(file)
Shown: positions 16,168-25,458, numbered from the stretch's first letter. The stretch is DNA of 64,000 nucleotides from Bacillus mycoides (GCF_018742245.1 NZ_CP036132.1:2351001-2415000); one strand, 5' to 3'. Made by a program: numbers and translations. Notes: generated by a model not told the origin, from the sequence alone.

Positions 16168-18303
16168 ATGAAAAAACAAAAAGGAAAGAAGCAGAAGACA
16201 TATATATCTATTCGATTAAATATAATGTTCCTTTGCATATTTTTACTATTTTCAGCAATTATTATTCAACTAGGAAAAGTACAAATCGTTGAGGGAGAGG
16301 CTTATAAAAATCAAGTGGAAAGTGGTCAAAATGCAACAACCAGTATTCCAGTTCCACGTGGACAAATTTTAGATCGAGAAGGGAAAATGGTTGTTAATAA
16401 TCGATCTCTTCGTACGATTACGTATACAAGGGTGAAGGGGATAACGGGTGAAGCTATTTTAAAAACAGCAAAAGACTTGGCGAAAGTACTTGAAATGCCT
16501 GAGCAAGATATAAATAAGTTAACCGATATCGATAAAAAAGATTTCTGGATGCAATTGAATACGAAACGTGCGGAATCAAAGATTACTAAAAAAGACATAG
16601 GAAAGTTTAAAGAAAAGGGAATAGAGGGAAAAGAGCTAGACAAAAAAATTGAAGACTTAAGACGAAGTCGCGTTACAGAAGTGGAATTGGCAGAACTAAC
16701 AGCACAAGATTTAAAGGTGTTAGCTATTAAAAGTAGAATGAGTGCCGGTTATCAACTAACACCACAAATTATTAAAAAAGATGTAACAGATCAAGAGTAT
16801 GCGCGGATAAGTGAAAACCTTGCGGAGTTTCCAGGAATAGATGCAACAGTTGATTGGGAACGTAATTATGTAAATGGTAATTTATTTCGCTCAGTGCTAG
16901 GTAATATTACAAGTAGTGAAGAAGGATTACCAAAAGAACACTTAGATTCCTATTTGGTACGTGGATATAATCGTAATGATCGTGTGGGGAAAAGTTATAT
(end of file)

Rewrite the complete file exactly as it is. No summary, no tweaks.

Shown: positions 16,168-25,458, numbered from the stretch's first letter. The stretch is DNA of 64,000 nucleotides from Bacillus mycoides (GCF_018742245.1 NZ_CP036132.1:2351001-2415000); one strand, 5' to 3'. Made by a program: numbers and translations. Notes: generated by a model not told the origin, from the sequence alone.

Positions 16168-18303
16168 ATGAAAAAACAAAAAGGAAAGAAGCAGAAGACA
16201 TATATATCTATTCGATTAAATATAATGTTCCTTTGCATATTTTTACTATTTTCAGCAATTATTATTCAACTAGGAAAAGTACAAATCGTTGAGGGAGAGG
16301 CTTATAAAAATCAAGTGGAAAGTGGTCAAAATGCAACAACCAGTATTCCAGTTCCACGTGGACAAATTTTAGATCGAGAAGGGAAAATGGTTGTTAATAA
16401 TCGATCTCTTCGTACGATTACGTATACAAGGGTGAAGGGGATAACGGGTGAAGCTATTTTAAAAACAGCAAAAGACTTGGCGAAAGTACTTGAAATGCCT
16501 GAGCAAGATATAAATAAGTTAACCGATATCGATAAAAAAGATTTCTGGATGCAATTGAATACGAAACGTGCGGAATCAAAGATTACTAAAAAAGACATAG
16601 GAAAGTTTAAAGAAAAGGGAATAGAGGGAAAAGAGCTAGACAAAAAAATTGAAGACTTAAGACGAAGTCGCGTTACAGAAGTGGAATTGGCAGAACTAAC
16701 AGCACAAGATTTAAAGGTGTTAGCTATTAAAAGTAGAATGAGTGCCGGTTATCAACTAACACCACAAATTATTAAAAAAGATGTAACAGATCAAGAGTAT
16801 GCGCGGATAAGTGAAAACCTTGCGGAGTTTCCAGGAATAGATGCAACAGTTGATTGGGAACGTAATTATGTAAATGGTAATTTATTTCGCTCAGTGCTAG
16901 GTAATATTACAAGTAGTGAAGAAGGATTACCAAAAGAACACTTAGATTCCTATTTGGTACGTGGATATAATCGTAATGATCGTGTGGGGAAAAGTTATAT